How to incorporate awkward structure into your design

Don’t let a nuisance nook or bulky beam thwart your design plans – embrace them with our clever ideas.

By Seoana Sherry-Brennan, Fireplace | 22 March 2017

Don’t let a nuisance nook or bulky beam thwart your design plans – embrace them with our clever ideas.

How to incorporate awkward structure into your design 5

Image: Sharps

Self-builders starting from scratch have the advantage of carefully considering how structural elements will impact on the design and layout of their projects, whereas those who take on a renovation are often stuck with features they don’t know what to do with.

As open-plan living has become more popular, components that are necessary to the structure of your home that aren’t aesthetically appealing are a more common issue.

Whether it’s a steel support in the middle of a room or a sloping ceiling in a loft conversion, it can be both expensive and difficult to change or remove these architectural elements.

Instead, consider how to incorporate these structures into your design, to create either a useful feature or a new focal point.

Practical Pillars

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Image: Sue Murphy Interiors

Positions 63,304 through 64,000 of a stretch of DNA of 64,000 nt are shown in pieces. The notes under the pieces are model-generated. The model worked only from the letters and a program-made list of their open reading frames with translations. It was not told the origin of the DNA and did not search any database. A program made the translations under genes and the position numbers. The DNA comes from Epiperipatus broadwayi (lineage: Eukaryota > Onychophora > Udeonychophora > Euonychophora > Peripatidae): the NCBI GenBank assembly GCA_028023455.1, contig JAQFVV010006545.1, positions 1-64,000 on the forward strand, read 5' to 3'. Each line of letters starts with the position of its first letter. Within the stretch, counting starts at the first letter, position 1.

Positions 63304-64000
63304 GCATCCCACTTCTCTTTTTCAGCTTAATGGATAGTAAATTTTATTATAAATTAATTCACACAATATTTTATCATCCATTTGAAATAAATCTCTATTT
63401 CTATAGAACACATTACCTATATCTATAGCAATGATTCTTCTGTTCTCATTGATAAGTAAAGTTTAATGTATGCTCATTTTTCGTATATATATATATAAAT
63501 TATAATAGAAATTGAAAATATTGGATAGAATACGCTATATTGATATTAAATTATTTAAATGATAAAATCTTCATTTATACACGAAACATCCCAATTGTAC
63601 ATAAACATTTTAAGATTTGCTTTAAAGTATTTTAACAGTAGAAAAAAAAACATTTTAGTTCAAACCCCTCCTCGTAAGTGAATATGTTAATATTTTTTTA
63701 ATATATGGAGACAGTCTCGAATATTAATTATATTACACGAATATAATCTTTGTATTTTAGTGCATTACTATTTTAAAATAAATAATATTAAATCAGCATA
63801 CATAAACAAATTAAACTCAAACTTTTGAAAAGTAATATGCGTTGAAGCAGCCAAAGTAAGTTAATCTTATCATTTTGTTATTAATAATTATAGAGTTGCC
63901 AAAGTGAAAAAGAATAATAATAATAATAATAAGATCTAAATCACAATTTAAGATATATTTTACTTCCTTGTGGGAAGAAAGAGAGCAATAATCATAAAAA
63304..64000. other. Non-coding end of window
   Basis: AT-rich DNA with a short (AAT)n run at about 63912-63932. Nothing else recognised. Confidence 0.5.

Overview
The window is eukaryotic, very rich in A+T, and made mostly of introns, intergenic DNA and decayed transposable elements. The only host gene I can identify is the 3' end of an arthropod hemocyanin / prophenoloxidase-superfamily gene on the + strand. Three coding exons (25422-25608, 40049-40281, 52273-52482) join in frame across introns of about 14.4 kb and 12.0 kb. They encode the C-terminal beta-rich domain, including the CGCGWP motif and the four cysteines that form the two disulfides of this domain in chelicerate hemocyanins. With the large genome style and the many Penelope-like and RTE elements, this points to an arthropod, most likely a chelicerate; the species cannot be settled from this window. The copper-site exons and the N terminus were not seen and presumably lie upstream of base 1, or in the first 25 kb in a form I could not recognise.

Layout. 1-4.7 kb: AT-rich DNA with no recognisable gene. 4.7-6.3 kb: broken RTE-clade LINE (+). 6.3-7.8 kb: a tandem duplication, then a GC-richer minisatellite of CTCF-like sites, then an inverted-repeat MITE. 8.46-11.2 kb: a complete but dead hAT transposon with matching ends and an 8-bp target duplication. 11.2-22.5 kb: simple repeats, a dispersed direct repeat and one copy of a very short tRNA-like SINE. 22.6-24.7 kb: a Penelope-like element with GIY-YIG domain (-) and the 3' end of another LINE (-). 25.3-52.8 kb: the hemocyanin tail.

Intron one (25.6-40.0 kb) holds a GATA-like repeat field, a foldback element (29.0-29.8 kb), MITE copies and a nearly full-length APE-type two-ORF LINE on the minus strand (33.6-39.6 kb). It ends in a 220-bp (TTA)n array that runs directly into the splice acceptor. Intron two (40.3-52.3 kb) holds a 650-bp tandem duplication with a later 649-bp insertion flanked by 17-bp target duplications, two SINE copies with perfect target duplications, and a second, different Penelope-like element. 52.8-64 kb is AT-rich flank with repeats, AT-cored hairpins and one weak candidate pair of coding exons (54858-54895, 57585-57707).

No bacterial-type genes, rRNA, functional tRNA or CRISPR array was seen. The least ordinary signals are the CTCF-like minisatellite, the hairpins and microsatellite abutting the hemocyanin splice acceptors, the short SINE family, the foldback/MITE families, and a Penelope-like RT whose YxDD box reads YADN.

A common and difficult structural element is a load-bearing pillar. When load-bearing walls are modified to form open-plan layouts, it often leaves columns that can’t be removed without compromising the stability of your property.

These can stick out from a wall or stand in the middle of a space and so it becomes necessary to find a way to include them in your design.

With kitchen and living spaces being the most common areas to employ an open-plan approach, it is often here you’ll find pillars. As well as taking up space, they can also affect the flow of a kitchen, so must be the first decision when designing a layout.

The best way to incorporate a column into a design is to make it functional. You can integrate storage, such as a bookshelf or wine rack, or position chairs and a built-in table around a pillar to form a niche seating area.

A key consideration in how you deal with a pillar is whether you want it to stand out in a space or blend into the background. By cladding it in a striking material or painting it in a bold hue, you create a stylish new feature that looks as though it was purpose-built.

Similarly, paint can be used to disguise a pillar and minimise its visual impact, either by using a uniform colour or tonal palette.